When we hung out with Josiah Citrin a few months ago, he spoke about Mélisse the way a band might speak about a hit song it can’t quite escape: “With Mélisse, people say they crave it and they want to eat there every night. The reality is, you don’t,” says Citrin. “We get guests in Mélisse, maybe they’ll come in every two weeks for six months, but we won’t see them for a year. It’s just too much. The novelty wears off with something like Mélisse.”
It’s like every time he tops an egg with caviar he’s caving to a drunk fan in the crowd yelling “Woooo, Freebird!” Skynyrd has other songs (“Saturday Night Special,” anyone?) and Josiah Citrin has more up the sleeve of his chef’s coat than Cali-French fine dining.
Charcoal Venice, officially open today, is where Citrin plans to showcase the food he’s passionate about. It’s the stuff he’s been cooking in his own backyard for years, which would seem out of place on the white tablecloths at Mélisse. And two of the restaurant’s core tenets—informality and fire—couldn’t be more on trend.
When Michael Cimarusti opened up Connie & Ted’s in 2013, about eight years after debuting Providence, he created a two-pronged restaurant system: There’s one place for the wingtip shoes, Michelin stars, and tweezer garnishes, and another for flip flops, cold beer, and the tastiest piece of fried fish imaginable. In a similar spirit, Karen and Quinn Hatfield followed up their eponymous fine dining restaurant that closed in late 2014 with Odys & Penelope, an ode to live fire cooking where they’re charring wagyu tri-tip over South American-style grills instead of slow cooking loup de mer.
The waiters at Charcoal are wearing Converse and polo shirts, and the menu reads like the best backyard barbecue you’ve ever been to. Well, assuming you were in the backyard of a Michelin-starred chef. But you get the picture.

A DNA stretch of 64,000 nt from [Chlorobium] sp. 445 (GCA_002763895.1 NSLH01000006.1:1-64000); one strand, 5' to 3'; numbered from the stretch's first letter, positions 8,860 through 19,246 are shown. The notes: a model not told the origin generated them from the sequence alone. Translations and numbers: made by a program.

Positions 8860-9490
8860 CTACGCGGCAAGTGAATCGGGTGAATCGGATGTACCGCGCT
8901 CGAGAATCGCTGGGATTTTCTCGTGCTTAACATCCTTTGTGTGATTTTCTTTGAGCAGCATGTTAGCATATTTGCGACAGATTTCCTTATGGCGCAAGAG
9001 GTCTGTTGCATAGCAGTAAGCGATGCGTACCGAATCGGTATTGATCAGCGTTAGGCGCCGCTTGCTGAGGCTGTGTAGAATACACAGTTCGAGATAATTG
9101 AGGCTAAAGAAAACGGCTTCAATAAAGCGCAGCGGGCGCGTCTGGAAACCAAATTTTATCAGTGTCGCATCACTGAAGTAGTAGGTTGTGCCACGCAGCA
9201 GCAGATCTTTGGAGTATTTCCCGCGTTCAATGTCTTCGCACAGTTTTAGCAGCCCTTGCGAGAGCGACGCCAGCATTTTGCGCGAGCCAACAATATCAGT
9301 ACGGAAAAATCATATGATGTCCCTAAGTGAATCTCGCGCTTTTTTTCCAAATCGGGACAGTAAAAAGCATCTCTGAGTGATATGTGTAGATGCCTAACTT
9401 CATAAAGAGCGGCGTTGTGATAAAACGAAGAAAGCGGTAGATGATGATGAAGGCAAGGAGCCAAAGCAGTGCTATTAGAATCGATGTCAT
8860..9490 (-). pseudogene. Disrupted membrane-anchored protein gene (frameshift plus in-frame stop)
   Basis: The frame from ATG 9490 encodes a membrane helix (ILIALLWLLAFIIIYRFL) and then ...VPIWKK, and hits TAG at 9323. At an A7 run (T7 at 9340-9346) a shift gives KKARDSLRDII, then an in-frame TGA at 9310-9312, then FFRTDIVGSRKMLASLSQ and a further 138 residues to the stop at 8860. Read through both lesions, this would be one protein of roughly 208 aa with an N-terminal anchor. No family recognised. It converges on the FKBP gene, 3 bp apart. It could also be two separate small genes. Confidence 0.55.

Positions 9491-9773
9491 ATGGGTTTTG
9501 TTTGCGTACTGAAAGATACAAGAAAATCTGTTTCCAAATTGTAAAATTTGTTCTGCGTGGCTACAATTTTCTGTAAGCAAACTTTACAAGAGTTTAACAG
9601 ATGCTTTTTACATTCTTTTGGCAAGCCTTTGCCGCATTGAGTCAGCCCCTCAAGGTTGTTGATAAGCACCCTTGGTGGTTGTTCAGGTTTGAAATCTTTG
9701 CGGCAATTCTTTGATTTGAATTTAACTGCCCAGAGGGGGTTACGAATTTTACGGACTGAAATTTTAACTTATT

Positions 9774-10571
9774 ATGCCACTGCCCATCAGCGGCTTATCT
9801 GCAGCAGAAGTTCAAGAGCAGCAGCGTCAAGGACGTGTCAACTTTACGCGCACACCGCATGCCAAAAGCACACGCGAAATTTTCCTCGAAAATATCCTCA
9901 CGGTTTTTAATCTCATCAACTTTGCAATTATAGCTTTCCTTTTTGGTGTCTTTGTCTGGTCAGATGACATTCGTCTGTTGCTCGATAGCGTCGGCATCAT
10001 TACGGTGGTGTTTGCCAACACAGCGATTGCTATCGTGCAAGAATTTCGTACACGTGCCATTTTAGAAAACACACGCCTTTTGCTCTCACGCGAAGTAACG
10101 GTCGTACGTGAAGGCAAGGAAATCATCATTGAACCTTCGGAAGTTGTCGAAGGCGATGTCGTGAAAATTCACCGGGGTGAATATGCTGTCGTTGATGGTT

Chef de cuisine Joseph Johnson, formerly sous chef at Mélisse, will be cooking up shareable starters like smoked lamb ribs, grilled calamari with Blue Lake beans, and smoky chicken wings with oregano, chili, and vinegar, on top of a laundry list of steaks, chops, and fish that are all grilled and served with a quartet of condiments. Even the vegetables are getting a heavy dose of fire: Endive is grilled and dressed in eggy gribiche and carrots are roasted over coals before being served with sheep’s milk ricotta, black pepper, and honey.
Although not everything at Citrin’s more casual eatery is completely new. There’s a section on the menu solely reserved for tartares and the beef with smoked tomato is almost straight off the tasting menu at Mélisse. The price tags don’t completely reflect the new restaurant’s supposed chillaxed nature; a plate of ketchup and fries will run you $12.50 and the half-chicken sans sides is $34. But eschewing artfully plated tasting menus and crumb scrapers for hunks of grilled meat and waiters in Chucks is still a massive tonal shift for Citrin. He may be a little late to the anti-formal foodie party, but isn’t that the Angeleno way? The white tablecloth is dead, long live the white tablecloth.